GMC: Moving From the Middle?

Steph Willems
by Steph Willems

GMC’s an interesting brand. Free of cars from the outset (Sprint/Cabalero notwithstanding), General Motors’ truck brand seems well positioned to turn America’s unquenchable thirst for trucks and utility vehicles into big, big bucks.

For the most part, it has, yet glaring shafts of white space remain in the brand’s lineup. Time for a little rearranging?

Automotive Newsproduct pipeline provides a potential window into an automaker’s future, condensing down-low scuttlebutt, corporate whispers, and all other info into a likely product plan. The outlet recently focused on GM, and one thing stood out.

Does everyone recall the Acadia? The former full-size(ish) crossover that went midsize, even as the nameplates that once kept it company remained on the big side of the spectrum? Looks like it’s not staying put.

Refreshed in a questionable manner (in this writer’s opinion) for 2020, the downsized Acadia first came onto the scene in the middle of 2016, positioned above the soon-to-be-downsized (for MY2018) Terrain. GM soon added the Chevrolet Blazer as a two-row midsize option. While the two CUVs share a platform, the Acadia offers seating for up to 7.

That left the Buick Enclave and Chevrolet Traverse as the topmost rung of the GM crossover ladder. However, AN claims the Acadia’s trajectory will be boomerang-like, with the model returning to its former home in the near future.

Expected to see a redesign in 2024, the Acadia “will move to a larger platform to become the size of a Chevy Traverse and Buick Enclave, as it was in the previous generation,” the outlet wrote. At the bottom of GMC’s product range, a long-awaited subcompact crossover (Granite?) is believed to arrive in about a year.

While the move would stand to make GMC more money on both the high and low end of the lineup, helped along by a new Yukon for ’21, it would also leave the brand with a sizable gap in the middle. Is that space GMC needs to occupy? Depends who you ask.

The Acadia reached new sales heights in 2017, selling more than 111,000 units in the U.S., though the subsequent two years saw sales fall to basically what they were in the two years preceding the model’s size change. The larger Traverse has only seen its fortunes rise over the past half-decade, with the model posting more than 147,000 sales last year. Maybe the Acadia name would be better served affixed to a larger vehicle.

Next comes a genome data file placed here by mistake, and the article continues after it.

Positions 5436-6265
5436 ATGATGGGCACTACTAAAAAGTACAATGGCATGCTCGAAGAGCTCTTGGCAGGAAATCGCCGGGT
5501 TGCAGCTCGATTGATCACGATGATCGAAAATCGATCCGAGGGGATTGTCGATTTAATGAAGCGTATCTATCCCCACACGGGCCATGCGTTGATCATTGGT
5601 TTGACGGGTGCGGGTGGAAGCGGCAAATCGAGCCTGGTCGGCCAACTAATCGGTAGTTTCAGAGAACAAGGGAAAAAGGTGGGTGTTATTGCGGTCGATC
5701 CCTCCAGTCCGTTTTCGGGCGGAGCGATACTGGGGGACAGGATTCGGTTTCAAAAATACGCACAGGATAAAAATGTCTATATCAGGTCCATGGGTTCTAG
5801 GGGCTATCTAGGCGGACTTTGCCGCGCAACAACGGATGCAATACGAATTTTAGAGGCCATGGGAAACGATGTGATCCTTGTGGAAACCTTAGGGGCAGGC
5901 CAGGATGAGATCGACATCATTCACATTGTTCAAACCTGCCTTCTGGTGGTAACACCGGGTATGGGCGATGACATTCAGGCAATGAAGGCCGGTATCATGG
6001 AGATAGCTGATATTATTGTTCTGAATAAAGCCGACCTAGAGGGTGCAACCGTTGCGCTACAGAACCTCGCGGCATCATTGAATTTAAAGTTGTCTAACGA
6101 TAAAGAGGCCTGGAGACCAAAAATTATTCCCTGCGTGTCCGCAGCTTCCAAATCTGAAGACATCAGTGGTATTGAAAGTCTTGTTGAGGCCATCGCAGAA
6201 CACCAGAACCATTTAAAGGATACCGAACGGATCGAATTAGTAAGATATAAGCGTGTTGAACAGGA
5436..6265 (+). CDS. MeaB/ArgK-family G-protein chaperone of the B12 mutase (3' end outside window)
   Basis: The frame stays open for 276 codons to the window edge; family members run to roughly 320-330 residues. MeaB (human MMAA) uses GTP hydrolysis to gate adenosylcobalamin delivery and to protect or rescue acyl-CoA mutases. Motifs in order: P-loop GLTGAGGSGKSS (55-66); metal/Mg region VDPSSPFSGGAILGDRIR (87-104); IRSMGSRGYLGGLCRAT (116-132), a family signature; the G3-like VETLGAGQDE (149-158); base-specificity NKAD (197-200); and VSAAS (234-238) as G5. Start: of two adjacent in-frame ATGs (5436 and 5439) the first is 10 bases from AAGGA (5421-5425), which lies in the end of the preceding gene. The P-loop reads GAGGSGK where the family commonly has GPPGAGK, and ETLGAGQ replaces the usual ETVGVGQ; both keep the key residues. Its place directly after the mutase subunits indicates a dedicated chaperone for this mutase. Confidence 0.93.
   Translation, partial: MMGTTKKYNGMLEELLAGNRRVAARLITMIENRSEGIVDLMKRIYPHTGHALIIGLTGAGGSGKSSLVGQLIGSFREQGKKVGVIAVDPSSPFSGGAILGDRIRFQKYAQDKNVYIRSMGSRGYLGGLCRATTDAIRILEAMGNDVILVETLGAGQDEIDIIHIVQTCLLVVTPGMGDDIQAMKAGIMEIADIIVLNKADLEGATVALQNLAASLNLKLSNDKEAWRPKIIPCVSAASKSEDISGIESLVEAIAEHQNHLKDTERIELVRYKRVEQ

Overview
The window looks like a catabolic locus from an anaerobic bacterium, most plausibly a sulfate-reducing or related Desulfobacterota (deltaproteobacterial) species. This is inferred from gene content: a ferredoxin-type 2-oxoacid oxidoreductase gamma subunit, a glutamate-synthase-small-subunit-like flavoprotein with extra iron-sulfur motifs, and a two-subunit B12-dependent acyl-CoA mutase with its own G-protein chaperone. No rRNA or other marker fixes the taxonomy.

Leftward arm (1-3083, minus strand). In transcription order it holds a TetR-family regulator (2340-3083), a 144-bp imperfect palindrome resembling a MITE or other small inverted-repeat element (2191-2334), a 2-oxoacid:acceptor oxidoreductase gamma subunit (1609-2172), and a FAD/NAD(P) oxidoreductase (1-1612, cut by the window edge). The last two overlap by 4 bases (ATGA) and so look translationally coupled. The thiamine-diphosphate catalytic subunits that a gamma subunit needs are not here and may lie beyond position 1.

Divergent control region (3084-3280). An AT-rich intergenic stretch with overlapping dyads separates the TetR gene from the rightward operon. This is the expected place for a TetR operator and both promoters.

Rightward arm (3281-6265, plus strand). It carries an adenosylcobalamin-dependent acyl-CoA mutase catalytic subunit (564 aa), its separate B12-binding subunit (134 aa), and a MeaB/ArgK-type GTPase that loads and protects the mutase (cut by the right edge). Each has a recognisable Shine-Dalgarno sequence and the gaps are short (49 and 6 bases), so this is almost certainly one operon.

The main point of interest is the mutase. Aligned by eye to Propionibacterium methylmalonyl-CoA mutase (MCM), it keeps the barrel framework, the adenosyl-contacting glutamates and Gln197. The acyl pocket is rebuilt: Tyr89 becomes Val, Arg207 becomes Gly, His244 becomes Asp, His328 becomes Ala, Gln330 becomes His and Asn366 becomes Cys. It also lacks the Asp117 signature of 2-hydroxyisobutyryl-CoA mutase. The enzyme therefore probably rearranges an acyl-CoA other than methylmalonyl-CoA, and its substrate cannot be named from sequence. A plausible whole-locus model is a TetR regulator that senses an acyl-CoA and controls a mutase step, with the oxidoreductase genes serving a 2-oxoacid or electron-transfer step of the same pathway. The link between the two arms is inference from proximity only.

Someone prone to conspiracy theories would suggest that the hollowing out of the middle of GMC’s lineup is all about creating space for an off-road-focused SUV, but there’s no evidence that this is the case. For all we know, the Ford Bronco and Jeep Wrangler will remain the only two contenders in the ring.

[Image: General Motors]

Steph Willems
Steph Willems

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  • Ytiradp Ytiradp on Jul 27, 2020

    Very curious when reading this that GMC will finally get a subcompact model for 2022, but will it be something better than the Encore GX? I feel like GMCs version should use the D2XU platform to make it wider and longer than the other subcompacts from GM. GMC should aim the "Granite" squarely at the Countryman with style and customization as the core of the model. The 2.0T should be the smallest engine for any GMC model with the 2.7T as the upgrade. These models are "professional grade" and should have more features akin to Cadillac than Chevy with totally unique interiors. Hopefully GM has been listening to all the critics on their latest products and push the boundaries more.

  • Avnut Avnut on Jul 27, 2020

    I thought GMC made work trucks, not luxury vehicles. Isn't their tagline, "We are professional grade".

    • See 1 previous
    • Luke42 Luke42 on Jul 28, 2020

      They mostly sell luxury trucks. Actual commercial vehicles are purchased on a dollar-and-cents basis, and GMC carries a price premium. I picked up a decade-old GMC Sierra recently to act as a family towbeast, and the "luxury truck" / "professional grade" contradiction actually makes sense in an old-school GM sort of way. If managers are "supposed" to drive Buicks in GM's alternate universe, the boss on a construction site is "supposed" to drive a GMC truck. It works surprisingly well in terms of branding and customer experience. In real life, I got a used truck off of a semi-retired guy, and the truck happens to be a pretty comfortable place to spend time and has the capabilities I was looking for. I have no affinity for the brand -- but I see the fantasy that GM is trying to push, and why it can wring a little extra cash out of some truck buyers.

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